J oe Frazier is a man who took it as far as he could go. Very, very few of us will die saying we did everything we could in the thing we love.
His total commitment to his sport manifested itself not only in his successes in the ring, but in the way he fought. A comparatively small man for a heavyweight, much less a champion, Frazier was only 5’11 1/2” in an era which saw a Foreman at 6’4” and Ali at 6’3” and each well over 200 lbs, Frazier became a rare fighter with a rare technique. He is one of the rare fighters who never took a step back, never quit, never overlooked an opponent, and brought best effort to every single exchange. I’m reminded of a story I heard about another Joe, Joe DiMaggio when he was at the tail end of his career in the 50’s. Joe hit a routine grounder to third and ran it out all the way to first. On the way back to the dugout, a teammate stopped him and asked, “Hey Joe, why are you running those out? You don’t have to prove anything anymore” Joe replied, “There’s some kid up in those stands who’s only going to see me play just this once. He’s going to see Joe DiMaggio run that grounder out.”
They just don’t come like that very often.
Joe grew up in South Carolina to a bootlegger father. Desperately poor, his early life is literally the stuff of Americana. He worked on a corn farm in the poor south in the 50’s, and every now and again his father made liquor out of the corn they harvested to sell for extra money. Fight night in the Frazier household was the highlight of the week, and as the Fraziers had the only black and white TV any of the other black farmers had any hope of watching, that’s where the party was.
This is where Frazier’s life changed forever. The 50’s was a high time for boxing, and another small man, Rocky Marciano, dominated the heavyweight division. Joe and Rocky had many things in common: both were under 6 ft tall, and both had a powerful punch. For Joe the left, although he didn’t’ know it yet, and for the Rock, of course, the Suzie-Q right hand. But something else about the Rock’s style in the ring must have made an impact on Frazier as well. Relentlessness. Relentlessness in the face of adversity. Rocky Marciano was beloved not only as a great champion, but for his indominable will in the ring. No matter what, he kept coming forward. Look to fights like those against Ezzard Charles and Jersey Joe Walcott, and you see a Marciano who continued on past the point of sanity to snatch victory from the jaws of defeat. Well behind on points against Walcott, he knocked an in-control Joe out with perhaps the hardest punch ever landed in the ring to score a late KO. For all I know Walcott is still dangling off that ring rope by his left arm like a wet towel. Against Charles, we see Marciano’s nose torn wide open in an unusual cut – split from bottom to top along the nostril so much so that a one can see space between the cut a full inch up his nose. And yet, the result was the same: W Marciano: KO.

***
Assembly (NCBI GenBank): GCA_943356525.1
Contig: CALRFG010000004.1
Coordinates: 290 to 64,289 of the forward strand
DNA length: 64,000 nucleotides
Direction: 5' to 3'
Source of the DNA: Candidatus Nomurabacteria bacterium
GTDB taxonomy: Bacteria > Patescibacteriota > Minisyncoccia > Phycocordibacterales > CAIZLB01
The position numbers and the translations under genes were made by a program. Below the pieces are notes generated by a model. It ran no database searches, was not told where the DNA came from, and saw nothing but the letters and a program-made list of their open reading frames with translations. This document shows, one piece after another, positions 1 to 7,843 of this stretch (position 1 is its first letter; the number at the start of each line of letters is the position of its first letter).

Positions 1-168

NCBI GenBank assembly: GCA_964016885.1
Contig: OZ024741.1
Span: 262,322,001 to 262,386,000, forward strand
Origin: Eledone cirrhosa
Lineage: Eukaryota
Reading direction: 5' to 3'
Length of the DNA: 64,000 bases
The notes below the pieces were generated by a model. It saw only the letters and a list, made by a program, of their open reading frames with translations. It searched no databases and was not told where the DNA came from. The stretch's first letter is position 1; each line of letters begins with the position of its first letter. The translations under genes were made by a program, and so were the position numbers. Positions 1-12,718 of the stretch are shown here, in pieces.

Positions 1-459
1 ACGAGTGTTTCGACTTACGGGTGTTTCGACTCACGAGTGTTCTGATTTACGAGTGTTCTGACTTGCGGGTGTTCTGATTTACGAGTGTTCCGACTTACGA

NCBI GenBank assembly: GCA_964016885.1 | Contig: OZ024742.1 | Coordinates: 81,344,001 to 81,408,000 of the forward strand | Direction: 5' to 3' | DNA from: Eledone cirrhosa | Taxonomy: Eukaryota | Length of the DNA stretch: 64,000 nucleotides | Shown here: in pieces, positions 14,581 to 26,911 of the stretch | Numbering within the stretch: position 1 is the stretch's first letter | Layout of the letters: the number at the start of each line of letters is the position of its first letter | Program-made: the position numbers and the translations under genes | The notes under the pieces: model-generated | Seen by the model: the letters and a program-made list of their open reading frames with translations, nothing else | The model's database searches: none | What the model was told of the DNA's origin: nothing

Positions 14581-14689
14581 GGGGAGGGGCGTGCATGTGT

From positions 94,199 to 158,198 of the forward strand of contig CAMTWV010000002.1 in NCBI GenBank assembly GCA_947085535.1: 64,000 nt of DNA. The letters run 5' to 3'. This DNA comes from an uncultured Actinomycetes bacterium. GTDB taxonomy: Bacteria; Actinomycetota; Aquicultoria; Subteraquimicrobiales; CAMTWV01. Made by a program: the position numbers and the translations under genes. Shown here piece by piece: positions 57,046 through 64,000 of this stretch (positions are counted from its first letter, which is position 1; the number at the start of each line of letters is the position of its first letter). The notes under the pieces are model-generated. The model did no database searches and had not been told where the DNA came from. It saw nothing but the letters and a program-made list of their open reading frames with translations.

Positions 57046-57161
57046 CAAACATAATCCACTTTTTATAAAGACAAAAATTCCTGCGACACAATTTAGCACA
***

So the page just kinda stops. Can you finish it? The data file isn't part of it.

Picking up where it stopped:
That’s the lesson a young, poor black boy in South Carolina learns from the likes of Marciano and DiMaggio. No matter where you come from, if you take it all the way, never lack in courage, always accept the challenge with your best effort, you might just get out of there. So often in life we find ourselves facing fights from grounds we cannot possibly hope to hold. Race, poverty, the wealth and connections of others – all of these things conspire to beat down the unfortunate despite his efforts. This is the great and magical offering of the sporting field. Though the odds are long, when you step into that ring on onto that field, for one brief moment you alone control your destiny. The value of your skills and hard work will be tested – you have a true chance.
This lesson took Joe Frazier from Beufort, SC, to Philadelphia, four times to the national Golden Gloves title, all the way to Tokyo in ’64 and Olympic Gold, and finally to the pinnacle of sporting achievement: The heavyweight championship of the world. For a black man in the 60’s, that’s even better than President. It was less painful and it paid better.
That’s why our heroes have so much responsibility, and why PED’s and loaded gloves are such a travesty against humanity. Sure, Barry Bonds hit 762 home runs, but he did so by cheating. He took that chance at redemption for another poor sharecropper’s son or bootlegger’s nephew and sacrificed it on the alter of his own ego. It destroys the example of the common man and the dream that you can have your chance to grab that ball and show the world you can pitch. In a world of rich and poor, black and white, first and third world, these cheaters destroy the only sanctified symbol of the value of individual worth: The level playing field.
Those like Babe Ruth who acheive greatness on this level playing field become icons. If this person is also a great human being, the icon become a hero. It’s why, for me, the Jack Nicklaus will always stand above the Tiger Woods regardless of any final career numbers. They are the total package – the great knights in sports. We cherish them because when the great sportsman is is also the great man, he reminds us not just of what can be done, but to remember to look for those things in ourselves.
Joe Frazier is one of those.
For the rest of the story, check out parts 2 and 3.